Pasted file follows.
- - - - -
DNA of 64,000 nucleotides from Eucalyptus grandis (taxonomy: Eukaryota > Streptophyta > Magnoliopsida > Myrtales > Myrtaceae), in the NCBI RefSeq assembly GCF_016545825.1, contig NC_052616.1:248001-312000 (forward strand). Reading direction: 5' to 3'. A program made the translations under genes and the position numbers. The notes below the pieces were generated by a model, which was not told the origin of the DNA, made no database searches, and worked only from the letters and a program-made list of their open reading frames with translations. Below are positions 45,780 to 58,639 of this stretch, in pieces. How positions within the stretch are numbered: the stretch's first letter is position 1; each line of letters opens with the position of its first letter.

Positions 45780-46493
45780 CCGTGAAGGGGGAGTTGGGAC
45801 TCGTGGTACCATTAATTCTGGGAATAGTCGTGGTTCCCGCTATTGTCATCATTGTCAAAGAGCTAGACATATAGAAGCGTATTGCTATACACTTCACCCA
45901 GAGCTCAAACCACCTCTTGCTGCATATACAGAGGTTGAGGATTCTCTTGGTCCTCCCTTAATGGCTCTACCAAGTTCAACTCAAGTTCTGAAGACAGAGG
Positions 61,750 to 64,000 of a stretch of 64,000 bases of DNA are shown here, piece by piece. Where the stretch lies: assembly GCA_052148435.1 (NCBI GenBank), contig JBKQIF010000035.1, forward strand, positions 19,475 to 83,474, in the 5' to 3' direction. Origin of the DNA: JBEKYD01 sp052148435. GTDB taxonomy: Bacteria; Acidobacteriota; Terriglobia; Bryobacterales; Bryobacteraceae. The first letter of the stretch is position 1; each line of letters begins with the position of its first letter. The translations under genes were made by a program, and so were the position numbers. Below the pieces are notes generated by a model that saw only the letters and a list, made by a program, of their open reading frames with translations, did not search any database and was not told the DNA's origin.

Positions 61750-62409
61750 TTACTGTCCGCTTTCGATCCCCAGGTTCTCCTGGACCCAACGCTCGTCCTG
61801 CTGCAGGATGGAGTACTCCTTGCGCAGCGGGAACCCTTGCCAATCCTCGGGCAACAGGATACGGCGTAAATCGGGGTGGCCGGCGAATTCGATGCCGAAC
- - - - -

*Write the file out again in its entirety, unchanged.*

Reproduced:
DNA of 64,000 nucleotides from Eucalyptus grandis (taxonomy: Eukaryota > Streptophyta > Magnoliopsida > Myrtales > Myrtaceae), in the NCBI RefSeq assembly GCF_016545825.1, contig NC_052616.1:248001-312000 (forward strand). Reading direction: 5' to 3'. A program made the translations under genes and the position numbers. The notes below the pieces were generated by a model, which was not told the origin of the DNA, made no database searches, and worked only from the letters and a program-made list of their open reading frames with translations. Below are positions 45,780 to 58,639 of this stretch, in pieces. How positions within the stretch are numbered: the stretch's first letter is position 1; each line of letters opens with the position of its first letter.

Positions 45780-46493
45780 CCGTGAAGGGGGAGTTGGGAC
45801 TCGTGGTACCATTAATTCTGGGAATAGTCGTGGTTCCCGCTATTGTCATCATTGTCAAAGAGCTAGACATATAGAAGCGTATTGCTATACACTTCACCCA
45901 GAGCTCAAACCACCTCTTGCTGCATATACAGAGGTTGAGGATTCTCTTGGTCCTCCCTTAATGGCTCTACCAAGTTCAACTCAAGTTCTGAAGACAGAGG
Positions 61,750 to 64,000 of a stretch of 64,000 bases of DNA are shown here, piece by piece. Where the stretch lies: assembly GCA_052148435.1 (NCBI GenBank), contig JBKQIF010000035.1, forward strand, positions 19,475 to 83,474, in the 5' to 3' direction. Origin of the DNA: JBEKYD01 sp052148435. GTDB taxonomy: Bacteria; Acidobacteriota; Terriglobia; Bryobacterales; Bryobacteraceae. The first letter of the stretch is position 1; each line of letters begins with the position of its first letter. The translations under genes were made by a program, and so were the position numbers. Below the pieces are notes generated by a model that saw only the letters and a list, made by a program, of their open reading frames with translations, did not search any database and was not told the DNA's origin.

Positions 61750-62409
61750 TTACTGTCCGCTTTCGATCCCCAGGTTCTCCTGGACCCAACGCTCGTCCTG
61801 CTGCAGGATGGAGTACTCCTTGCGCAGCGGGAACCCTTGCCAATCCTCGGGCAACAGGATACGGCGTAAATCGGGGTGGCCGGCGAATTCGATGCCGAAC